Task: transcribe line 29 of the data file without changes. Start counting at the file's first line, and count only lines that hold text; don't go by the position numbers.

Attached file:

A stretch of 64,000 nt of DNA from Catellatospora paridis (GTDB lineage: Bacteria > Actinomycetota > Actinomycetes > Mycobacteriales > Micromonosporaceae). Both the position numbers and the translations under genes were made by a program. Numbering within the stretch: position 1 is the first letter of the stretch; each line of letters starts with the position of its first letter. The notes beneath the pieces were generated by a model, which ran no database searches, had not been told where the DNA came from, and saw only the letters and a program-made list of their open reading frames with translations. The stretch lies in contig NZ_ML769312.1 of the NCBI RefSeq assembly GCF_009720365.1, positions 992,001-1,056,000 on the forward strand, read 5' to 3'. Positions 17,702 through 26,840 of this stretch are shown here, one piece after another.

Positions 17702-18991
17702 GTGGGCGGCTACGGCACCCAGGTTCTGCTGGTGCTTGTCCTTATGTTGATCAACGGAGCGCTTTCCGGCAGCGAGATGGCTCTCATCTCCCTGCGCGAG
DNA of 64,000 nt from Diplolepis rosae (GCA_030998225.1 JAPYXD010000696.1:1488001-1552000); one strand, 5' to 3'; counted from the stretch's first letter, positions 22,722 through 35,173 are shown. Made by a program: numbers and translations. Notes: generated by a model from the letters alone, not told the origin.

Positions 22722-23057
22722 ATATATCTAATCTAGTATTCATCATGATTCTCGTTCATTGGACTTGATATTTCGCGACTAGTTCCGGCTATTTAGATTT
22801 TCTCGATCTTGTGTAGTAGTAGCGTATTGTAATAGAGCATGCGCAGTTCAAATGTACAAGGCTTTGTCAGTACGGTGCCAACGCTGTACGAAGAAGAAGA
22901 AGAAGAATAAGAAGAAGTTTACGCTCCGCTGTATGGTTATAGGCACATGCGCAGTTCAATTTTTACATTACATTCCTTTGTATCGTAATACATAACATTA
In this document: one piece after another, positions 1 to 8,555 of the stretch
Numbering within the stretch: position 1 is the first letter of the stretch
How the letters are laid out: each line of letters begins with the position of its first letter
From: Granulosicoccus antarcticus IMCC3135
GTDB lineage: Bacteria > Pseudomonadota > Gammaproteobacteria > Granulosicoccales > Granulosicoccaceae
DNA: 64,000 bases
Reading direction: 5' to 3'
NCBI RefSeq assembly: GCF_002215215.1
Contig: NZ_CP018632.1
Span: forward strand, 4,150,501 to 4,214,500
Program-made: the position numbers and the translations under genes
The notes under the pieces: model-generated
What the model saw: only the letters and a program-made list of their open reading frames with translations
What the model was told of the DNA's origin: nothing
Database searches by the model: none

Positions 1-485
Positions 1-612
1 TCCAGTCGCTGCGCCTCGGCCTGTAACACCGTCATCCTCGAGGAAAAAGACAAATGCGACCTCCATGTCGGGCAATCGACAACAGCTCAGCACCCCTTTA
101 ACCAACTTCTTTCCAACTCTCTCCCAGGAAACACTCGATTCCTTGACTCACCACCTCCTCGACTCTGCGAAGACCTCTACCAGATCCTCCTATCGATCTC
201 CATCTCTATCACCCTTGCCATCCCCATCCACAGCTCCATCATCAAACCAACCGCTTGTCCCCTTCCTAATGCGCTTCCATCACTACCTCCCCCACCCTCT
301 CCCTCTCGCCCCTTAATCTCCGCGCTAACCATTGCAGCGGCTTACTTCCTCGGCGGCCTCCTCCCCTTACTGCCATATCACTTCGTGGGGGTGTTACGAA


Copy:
301 CCCTCTCGCCCCTTAATCTCCGCGCTAACCATTGCAGCGGCTTACTTCCTCGGCGGCCTCCTCCCCTTACTGCCATATCACTTCGTGGGGGTGTTACGAA